The Cornish resort of Newquay has been praised by a Labour MP for creating a new economy out of surfing.
Newquay has nurtured its surfing reputation
Phyllis Starkey, who chairs the Communities Committee, says the resort is thriving amid concern that most of Britain's coastal towns are in decline.
A new report by MPs says many seaside towns face high levels of deprivation, poor housing and transient populations.
But Newquay Association of Tourism and Commerce said the town was moving into a "new and very bright era".
The town had benefited from an extreme sports centre and Jamie Oliver's Fifteen restaurant at nearby Watergate Bay, as well as regular surfing competitions and new holiday home developments.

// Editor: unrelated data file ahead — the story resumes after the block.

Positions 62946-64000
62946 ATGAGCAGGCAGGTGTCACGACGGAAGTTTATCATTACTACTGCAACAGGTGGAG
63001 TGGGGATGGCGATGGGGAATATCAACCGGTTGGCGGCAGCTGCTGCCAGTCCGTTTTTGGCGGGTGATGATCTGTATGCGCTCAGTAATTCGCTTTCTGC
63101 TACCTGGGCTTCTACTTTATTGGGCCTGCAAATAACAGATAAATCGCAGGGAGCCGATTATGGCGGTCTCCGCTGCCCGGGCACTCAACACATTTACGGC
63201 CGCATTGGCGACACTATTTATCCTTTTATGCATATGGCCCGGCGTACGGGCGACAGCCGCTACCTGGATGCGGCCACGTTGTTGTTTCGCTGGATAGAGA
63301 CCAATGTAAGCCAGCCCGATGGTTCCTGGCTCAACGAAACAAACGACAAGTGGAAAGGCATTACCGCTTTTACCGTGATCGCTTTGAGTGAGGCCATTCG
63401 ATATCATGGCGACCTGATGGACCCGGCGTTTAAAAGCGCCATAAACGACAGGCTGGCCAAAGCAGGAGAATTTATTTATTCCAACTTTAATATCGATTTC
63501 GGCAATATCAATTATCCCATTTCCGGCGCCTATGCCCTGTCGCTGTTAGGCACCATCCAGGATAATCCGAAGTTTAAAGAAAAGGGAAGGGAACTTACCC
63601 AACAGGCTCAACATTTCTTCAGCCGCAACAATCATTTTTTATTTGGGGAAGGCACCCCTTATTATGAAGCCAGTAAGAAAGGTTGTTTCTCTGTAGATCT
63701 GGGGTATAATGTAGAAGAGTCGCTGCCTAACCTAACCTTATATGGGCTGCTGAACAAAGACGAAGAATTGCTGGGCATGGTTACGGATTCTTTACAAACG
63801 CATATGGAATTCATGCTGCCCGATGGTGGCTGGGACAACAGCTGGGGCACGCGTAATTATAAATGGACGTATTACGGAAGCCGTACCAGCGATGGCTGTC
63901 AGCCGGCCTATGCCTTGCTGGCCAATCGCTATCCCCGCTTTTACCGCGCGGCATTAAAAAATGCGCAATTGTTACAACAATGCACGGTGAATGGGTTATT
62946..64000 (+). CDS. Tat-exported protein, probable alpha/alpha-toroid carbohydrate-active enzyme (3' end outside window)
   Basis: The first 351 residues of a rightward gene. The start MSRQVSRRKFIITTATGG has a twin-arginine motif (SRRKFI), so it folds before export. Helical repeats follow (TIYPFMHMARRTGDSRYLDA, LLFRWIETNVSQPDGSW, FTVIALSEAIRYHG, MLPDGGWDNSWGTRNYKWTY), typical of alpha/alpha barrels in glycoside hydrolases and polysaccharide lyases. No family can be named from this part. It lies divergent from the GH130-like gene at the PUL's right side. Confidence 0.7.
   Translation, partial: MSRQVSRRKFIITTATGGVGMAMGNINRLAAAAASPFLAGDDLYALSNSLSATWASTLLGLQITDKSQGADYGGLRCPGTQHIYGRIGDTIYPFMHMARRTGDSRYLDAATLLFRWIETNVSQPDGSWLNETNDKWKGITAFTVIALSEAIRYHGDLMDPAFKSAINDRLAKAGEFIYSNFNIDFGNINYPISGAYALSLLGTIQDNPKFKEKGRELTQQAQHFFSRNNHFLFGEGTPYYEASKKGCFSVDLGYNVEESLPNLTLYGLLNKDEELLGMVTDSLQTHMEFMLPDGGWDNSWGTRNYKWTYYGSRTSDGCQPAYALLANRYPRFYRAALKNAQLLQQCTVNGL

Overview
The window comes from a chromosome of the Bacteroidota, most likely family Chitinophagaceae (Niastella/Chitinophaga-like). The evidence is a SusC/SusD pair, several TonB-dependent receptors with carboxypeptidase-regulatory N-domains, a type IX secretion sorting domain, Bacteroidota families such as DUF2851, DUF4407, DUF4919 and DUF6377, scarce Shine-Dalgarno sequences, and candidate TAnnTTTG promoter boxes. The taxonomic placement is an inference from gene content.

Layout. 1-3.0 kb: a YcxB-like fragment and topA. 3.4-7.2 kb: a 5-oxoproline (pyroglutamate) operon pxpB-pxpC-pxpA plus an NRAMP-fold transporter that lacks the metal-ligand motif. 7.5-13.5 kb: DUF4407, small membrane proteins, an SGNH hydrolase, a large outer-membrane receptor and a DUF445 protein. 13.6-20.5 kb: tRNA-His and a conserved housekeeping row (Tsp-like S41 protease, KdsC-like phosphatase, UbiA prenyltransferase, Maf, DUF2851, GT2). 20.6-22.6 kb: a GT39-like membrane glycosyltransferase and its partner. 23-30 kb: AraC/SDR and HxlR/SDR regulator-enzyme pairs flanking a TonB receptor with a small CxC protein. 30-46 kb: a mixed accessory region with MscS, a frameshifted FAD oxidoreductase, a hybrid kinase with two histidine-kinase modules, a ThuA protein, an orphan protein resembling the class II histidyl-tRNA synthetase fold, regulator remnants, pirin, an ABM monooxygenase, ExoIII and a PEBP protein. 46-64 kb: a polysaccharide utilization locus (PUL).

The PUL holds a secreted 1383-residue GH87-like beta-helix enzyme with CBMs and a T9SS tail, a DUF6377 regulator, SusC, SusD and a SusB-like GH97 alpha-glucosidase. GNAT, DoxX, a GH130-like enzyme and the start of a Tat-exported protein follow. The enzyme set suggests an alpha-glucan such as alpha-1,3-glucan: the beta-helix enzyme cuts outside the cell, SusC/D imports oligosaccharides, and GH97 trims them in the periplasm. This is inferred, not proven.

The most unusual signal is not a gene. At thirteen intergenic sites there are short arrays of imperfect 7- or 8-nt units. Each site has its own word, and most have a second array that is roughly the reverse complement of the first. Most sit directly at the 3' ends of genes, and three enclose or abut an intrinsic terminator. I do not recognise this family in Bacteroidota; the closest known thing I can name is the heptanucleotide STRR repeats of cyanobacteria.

Lorraine Harrison, chairman of the Association of Tourism and Commerce, accepted that not all other resorts could compete on natural facilities.
"We have got the surfing and the beaches and the competitions.
"That's something that makes us different from a lot of other places, but it's not just the surfing, it's everything else that goes with it."
Rowdy behaviour gave Newquay a bad reputation last summer, earning it the nickname "Little Faliraki".
Local residents have complained about the concentration of pubs and clubs in town centre.
Ms Harrison said the town's image had been hit, but a new town manager was working with pubs and clubs to clamp down on anti-social behaviour.